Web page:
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/ Categories: ATSSA, Convention & Expo

Keynote speaker: Don’t rob others by refusing to change

Chad Hymas urges ATSSA members to embrace change and innovation to save lives

For the first five years after he became a quadriplegic in a farming accident, Chad Hymas refused to pursue his love of scouting for elk.

Finally, after his father invited him again, said it wasn’t about him and said he would take his two sons himself, Hymas answered the challenge.

That was a turning point for Hymas and one he keeps constantly before him by posting a photo all around him of his son from that day. The boy is grinning, dirty and wearing his father’s oversized camouflage jacket.

Hymas, who was injured near his home in Utah on April 3, 2001, was the keynote speaker for ATSSA’s 51st Annual Convention & Traffic Expo. He took part in the Convention’s second general session today, which also included a Government Relations Panel featuring Sen. Shelley Moore Capito, (R-W.Va.), American Highway Users Alliance President & CEO Laura Perrotta  and ATSSA Vice President of Engagement Nate Smith discussing their outlook on transportation funding. ATSS Foundation Board Chair Dave Krahulec provided an update on Foundation efforts and fundraising events.

Hymas urged ATSSA members to act immediately on the lessons and inspiration they receive at the Convention.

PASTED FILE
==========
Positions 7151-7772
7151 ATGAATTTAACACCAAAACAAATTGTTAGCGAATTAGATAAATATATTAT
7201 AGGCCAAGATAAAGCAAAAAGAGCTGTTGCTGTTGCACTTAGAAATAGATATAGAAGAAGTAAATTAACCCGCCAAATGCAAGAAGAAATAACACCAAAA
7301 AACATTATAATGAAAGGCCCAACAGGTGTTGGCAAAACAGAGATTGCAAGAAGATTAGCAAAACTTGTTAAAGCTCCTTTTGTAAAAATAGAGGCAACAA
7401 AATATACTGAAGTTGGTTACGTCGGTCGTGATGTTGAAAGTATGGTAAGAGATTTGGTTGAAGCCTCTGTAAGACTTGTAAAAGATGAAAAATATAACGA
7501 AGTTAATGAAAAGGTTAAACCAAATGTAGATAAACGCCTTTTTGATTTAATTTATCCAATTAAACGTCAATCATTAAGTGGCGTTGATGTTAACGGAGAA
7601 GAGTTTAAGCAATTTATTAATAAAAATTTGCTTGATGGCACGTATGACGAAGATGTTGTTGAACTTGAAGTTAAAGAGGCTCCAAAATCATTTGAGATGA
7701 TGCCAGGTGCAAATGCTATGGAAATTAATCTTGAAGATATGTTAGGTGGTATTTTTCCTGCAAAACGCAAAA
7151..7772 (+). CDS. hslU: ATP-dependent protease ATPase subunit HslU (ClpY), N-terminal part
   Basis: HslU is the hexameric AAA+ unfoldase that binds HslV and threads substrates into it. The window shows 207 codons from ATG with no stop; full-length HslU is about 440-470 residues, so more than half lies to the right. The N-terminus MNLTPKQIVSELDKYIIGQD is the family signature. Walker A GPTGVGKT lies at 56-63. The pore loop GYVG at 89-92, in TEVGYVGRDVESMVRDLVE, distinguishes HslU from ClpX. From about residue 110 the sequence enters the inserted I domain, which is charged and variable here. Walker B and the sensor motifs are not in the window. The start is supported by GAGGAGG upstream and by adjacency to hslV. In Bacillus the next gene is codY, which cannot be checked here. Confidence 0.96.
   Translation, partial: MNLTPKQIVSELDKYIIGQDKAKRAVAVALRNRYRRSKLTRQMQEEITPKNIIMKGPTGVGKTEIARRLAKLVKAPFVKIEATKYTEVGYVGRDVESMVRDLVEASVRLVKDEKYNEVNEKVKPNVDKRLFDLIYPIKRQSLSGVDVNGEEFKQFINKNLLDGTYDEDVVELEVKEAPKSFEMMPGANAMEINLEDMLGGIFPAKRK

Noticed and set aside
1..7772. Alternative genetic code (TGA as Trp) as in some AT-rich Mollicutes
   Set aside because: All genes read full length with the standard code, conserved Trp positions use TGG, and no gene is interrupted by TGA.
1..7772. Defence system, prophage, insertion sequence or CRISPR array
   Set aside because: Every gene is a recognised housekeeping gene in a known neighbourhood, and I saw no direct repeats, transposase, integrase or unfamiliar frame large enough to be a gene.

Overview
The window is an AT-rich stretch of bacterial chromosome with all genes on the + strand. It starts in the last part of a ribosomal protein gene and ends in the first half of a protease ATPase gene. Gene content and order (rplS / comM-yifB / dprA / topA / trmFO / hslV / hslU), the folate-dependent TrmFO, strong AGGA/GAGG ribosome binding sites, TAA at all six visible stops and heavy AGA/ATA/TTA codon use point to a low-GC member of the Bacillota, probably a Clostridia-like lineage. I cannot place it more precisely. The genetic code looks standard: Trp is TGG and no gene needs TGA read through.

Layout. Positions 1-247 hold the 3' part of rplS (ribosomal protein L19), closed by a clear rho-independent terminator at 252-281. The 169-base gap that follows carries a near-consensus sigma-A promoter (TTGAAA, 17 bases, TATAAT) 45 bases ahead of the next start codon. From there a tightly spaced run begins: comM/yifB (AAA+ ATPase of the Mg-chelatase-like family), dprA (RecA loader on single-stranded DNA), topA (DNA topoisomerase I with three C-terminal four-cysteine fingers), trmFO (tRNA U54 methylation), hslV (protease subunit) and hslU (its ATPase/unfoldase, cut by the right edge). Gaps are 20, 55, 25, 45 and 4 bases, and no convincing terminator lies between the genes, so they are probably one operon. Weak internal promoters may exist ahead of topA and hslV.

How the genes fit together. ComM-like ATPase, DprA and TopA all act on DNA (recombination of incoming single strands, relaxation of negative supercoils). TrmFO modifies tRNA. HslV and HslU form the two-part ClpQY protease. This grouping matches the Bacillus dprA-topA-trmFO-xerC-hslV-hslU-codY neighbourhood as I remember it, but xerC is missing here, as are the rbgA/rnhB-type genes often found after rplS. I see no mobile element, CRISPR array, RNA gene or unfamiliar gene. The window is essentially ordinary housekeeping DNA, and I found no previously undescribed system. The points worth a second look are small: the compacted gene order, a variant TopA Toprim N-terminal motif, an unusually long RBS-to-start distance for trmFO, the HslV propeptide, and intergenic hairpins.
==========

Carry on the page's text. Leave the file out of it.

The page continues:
“The longer you wait to act on what you’re learning … the less likely you are to do something about it,” he said.

Acting with urgency is important and sometimes it takes getting the proper perspective.

“We will do things for others that we won’t do for ourselves,” he said. That’s what spurred him to go on the elk outing with his father and his two boys and what he knows the people attending the Convention are inspired by as they pursue their mission of keeping people safe on the nation’s roadways.

He said it’s important to be willing to change, to embrace technology, to be innovative and even to get dirty to achieve the goal.

“This organization is here to set the bar, to raise the standard,” he said, and urged them to be proactive rather than reactive and to speak up and speak out.

Everyone registered for the 51st Annual Convention & Traffic Expo has access to recordings of sessions for 60 days from the Convention's start.

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